Searching for (Carl) Charles Christian Bischoff's home
in Braunschweig, Germany


Charles Bischoff (b. 11 Dec 1845 Braunschweig, Germany; d. 28 Sep 1925 Arlington, VA, USA) is the only ancestor whose ancestry is totally unknown. And this is despite the fact that he was the only ancestor to return to Germany after emigration, and he made not one but two trips. Only American records have been located, and these confirm that his birthplace is the duchy of Braunschweig; it is thought that he was not from the city of Braunschweig, however. This search has been fruitless to date because most of the church records from this part of Germany have not been microfilmed, and research must take place in Germany itself.

American records:

Other sources attempted: Arminius (Germania) Lodge - no response; Sangerbund - no response; family of Charles' grandson Charles Bischoff who died in 2000 in Florida - wrote three letters with no response (see note below); legal filings - none for Charles; will - none for Charles; church funeral service record - none found. Other sources not attempted: funeral home (Thomas S. Sergeon funeral home no longer in business), German newspapers in Washington, DC (note: these newspapers are thought to be a good source, but unless they are searchable electronically, it is too huge a task).

Note: name was always spelled Bischoff with two Fs.

No relationship has been found to other Bischoff/Bischof families in Washington, DC; these other families were not from the duchy of Braunschweig (Andrew Bischoff, born 10 Dec 1838, was born in Sonneberg, which is not near Braunschweig).

I am guessing that Charles' mother's name may have been Alma. He named his first two daughters Alma (one by Justina, died at age 2, and one by Elizabeth). The next daughter was named "Anna" surely by Elizabeth in honor of her sister-in-law Anna Damm Stiebeling who treated her like a daughter. Since son Paul did not know his grandmother's name, I am guessing that she had died by the time of his visit to Germany in 1900. Therefore it is likely that Paul's grandchildren will be unable to give much additional information on towns or names, as Paul did not fill in Charles' birthplace or his mother's name -- perhaps the purpose of Paul's trip in 1900 was to visit the Voehl relatives rather than the Bischoff ones. Or perhaps it was a (favorite) sister of Carl/Charles rather than his mother who was named Alma; it seems that Paul would have remembered the story of the naming if it was for his grandmother, but then again, Alma's children did not apparently know either.

German research:

German research is impeded as most of the records of the duchy of Braunschweig have not been microfilmed. The attempts made at finding records are as follows:

Suggested research:
1. 1750-1875: general index of baptisms for the City of Braunschweig - although I do not think Carl was born in the city of Braunschweig, it is good to double-check
2. Auswanderer book for 1847-1875, for both his first and second trips to America: 1872 and 1875 (although, since the Wolfenbuttel archives found no records, it is not expected that any records would be found in these books)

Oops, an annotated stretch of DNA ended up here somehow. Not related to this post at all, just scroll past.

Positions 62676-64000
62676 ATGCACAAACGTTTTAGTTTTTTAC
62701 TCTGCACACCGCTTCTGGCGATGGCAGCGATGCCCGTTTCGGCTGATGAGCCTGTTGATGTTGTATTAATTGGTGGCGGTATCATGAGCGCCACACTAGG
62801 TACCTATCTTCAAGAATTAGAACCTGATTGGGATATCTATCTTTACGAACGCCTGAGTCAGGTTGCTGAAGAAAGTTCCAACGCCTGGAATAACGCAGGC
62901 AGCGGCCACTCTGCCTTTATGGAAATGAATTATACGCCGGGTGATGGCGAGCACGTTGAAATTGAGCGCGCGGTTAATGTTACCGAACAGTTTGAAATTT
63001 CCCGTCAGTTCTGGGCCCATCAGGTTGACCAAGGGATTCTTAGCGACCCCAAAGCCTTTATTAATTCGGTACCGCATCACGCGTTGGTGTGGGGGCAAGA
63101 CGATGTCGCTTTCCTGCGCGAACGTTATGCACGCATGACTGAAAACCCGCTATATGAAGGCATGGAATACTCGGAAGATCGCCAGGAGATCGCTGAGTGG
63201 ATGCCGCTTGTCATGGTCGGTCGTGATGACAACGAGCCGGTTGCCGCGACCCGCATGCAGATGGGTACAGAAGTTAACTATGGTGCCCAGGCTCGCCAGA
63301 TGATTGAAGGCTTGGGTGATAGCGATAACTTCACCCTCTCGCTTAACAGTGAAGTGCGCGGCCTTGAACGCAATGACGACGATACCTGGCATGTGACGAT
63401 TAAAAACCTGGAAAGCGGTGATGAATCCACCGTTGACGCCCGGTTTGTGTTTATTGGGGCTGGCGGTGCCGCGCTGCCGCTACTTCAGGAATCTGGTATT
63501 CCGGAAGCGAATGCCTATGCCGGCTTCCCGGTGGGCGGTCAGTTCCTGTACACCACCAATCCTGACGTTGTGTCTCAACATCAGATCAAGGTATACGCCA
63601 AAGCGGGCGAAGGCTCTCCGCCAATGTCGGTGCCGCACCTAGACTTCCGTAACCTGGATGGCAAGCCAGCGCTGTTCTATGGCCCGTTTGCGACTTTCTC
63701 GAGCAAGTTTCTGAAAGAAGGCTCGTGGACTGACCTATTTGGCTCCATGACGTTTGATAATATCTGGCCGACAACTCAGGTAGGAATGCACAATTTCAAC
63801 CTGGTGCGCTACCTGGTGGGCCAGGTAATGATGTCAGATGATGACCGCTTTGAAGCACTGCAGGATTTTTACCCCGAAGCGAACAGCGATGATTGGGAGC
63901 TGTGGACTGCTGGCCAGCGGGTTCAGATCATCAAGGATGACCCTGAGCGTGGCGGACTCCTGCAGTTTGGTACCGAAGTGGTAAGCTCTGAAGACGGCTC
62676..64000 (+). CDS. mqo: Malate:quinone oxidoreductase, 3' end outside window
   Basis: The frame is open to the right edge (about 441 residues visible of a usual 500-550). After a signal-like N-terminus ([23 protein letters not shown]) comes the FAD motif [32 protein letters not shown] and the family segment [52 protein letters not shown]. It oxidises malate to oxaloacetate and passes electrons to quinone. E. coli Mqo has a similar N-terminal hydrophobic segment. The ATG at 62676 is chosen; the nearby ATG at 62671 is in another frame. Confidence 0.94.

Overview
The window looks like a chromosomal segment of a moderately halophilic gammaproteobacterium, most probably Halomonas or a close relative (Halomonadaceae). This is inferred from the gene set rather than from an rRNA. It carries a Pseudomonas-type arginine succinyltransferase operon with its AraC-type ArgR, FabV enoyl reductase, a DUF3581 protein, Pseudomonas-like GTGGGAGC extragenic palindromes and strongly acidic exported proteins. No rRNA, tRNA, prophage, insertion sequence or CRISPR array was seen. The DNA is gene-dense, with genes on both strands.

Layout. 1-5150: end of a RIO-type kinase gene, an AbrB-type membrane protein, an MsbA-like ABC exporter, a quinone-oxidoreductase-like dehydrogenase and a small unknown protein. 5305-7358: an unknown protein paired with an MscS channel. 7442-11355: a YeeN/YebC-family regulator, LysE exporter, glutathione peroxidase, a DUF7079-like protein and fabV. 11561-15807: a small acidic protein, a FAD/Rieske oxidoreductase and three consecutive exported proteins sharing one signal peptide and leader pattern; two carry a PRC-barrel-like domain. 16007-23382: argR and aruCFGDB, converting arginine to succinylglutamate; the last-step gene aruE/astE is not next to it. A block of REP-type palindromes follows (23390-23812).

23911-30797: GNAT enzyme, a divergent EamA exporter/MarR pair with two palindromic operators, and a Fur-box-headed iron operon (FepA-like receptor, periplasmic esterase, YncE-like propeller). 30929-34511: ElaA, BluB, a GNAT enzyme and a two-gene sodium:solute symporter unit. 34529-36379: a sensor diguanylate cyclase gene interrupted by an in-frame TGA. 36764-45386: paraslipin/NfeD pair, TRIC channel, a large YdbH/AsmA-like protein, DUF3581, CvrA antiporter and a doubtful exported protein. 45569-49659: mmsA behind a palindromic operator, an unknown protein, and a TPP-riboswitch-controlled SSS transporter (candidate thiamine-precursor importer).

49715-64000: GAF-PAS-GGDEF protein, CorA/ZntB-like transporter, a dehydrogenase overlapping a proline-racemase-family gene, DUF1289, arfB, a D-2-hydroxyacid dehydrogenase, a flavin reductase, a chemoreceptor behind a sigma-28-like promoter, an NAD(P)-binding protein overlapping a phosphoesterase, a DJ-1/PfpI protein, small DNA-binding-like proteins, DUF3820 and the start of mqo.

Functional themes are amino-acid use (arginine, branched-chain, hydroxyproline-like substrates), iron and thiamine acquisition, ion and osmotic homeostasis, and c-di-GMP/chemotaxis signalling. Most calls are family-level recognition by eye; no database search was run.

3. newspapers for 1872 in Braunschweig to see if there is an announcement
4. need to narrow down the possible churches in the city of Braunschweig before attempting research; there are 14 different Evangelische churches -- the two Henry listings (Bohlweg and Landstr) may help to narrow down the churches. Even if there is no record for Carl, there may be one for his father Heinrich's death or that of his mother, (assumed) Alma.
5. More research in the State Archives: "The evangelical church records of the former state of Braunschweig from the beginning to 1814 are in the Niedersachsischen Staatsarchiv Wolfenbuttel (state archives in Wolfenbuettel) and may be examined there in photocopy. Duplicate copies for the period 1815-1875 are also archived there." http://www.genealogy.net/reg/NSAC/nsac.html If a church is found then German genealogists would be able to search. The Wolfenbuttel archives (Niedersächsische Staatsarchiv) are the archives repository of Lower Saxony (which includes the former duchy of Branschweig) records. Copies may also be found in individual churches as well as at the archives. To date, no records other than some military ones have been released. Records should include Carl Bischoff's birth on 12/11/1845, his parents' wedding circa 1840s?, perhaps births of siblings, and death records for his father Wilhelm and his mother (whose name may be Alma). Since his son Paul did not apparently remember his grandmother's name, perhaps her name was not Alma, but Alma was the name of a favorite sibling instead.
6. Lutheran Church archives. http://www.landeskirche-braunschweig.de/kirchenbuecher.html -- the state church archive of the Evangelical Lutheran State Church in Braunschweig, with a list of churches and dates of records.
7. Perhaps a German genealogist could research the records for the landing (passenger lists and visa-type documents) of Charles' two return trips. Charles had applied for a passport, but his American records yielded no specific information other than "Braunschweig"; perhaps the German records would detail more specific information on his travel plans within Germany in 1875 and 1900.

Further research is probably required in Germany. The woman I contacted (who had suggested I email the Wolrenbuttel archives) was:
Mary-Ann Vandaveer
Paulinenstr. 18,
74172 Neckarsulm, Germany,
Phone: (49)-7132-989265,
Fax: (49)-7132-989264,
Note: If you are calling from the United States or Canada please dial 011-49-7132-989265;
eMail: maryannvandaveer@searchingforyou.org
Web: http://www.SearchingForYou.org
SearchingForYou International Tracing Services and genealogy

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